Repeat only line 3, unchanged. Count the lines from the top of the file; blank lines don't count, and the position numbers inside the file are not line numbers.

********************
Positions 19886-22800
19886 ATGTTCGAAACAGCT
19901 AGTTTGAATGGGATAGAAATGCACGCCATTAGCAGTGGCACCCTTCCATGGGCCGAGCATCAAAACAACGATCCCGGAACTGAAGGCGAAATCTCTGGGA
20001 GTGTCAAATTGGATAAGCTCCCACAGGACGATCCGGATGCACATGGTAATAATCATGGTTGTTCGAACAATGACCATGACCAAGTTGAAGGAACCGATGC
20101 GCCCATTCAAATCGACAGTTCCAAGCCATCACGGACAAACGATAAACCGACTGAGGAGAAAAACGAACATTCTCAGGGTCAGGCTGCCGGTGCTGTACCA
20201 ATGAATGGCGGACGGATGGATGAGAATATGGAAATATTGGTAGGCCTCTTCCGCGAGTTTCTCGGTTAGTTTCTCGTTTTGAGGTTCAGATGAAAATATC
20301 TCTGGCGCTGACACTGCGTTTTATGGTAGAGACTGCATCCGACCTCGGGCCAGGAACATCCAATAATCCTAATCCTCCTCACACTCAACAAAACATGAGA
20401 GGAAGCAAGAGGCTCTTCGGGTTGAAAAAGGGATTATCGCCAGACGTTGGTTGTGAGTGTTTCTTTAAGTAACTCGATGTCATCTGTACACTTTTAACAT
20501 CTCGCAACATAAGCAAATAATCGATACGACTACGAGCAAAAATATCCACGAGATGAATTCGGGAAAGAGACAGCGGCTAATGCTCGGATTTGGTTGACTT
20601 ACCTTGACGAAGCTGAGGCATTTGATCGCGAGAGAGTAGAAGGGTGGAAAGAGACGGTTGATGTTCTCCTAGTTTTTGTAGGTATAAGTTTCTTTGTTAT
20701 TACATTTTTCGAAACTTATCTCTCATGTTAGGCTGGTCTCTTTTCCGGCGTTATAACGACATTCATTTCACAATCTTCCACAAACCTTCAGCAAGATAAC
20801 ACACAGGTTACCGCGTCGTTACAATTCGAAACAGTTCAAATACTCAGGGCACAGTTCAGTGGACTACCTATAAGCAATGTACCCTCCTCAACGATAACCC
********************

19901 AGTTTGAATGGGATAGAAATGCACGCCATTAGCAGTGGCACCCTTCCATGGGCCGAGCATCAAAACAACGATCCCGGAACTGAAGGCGAAATCTCTGGGA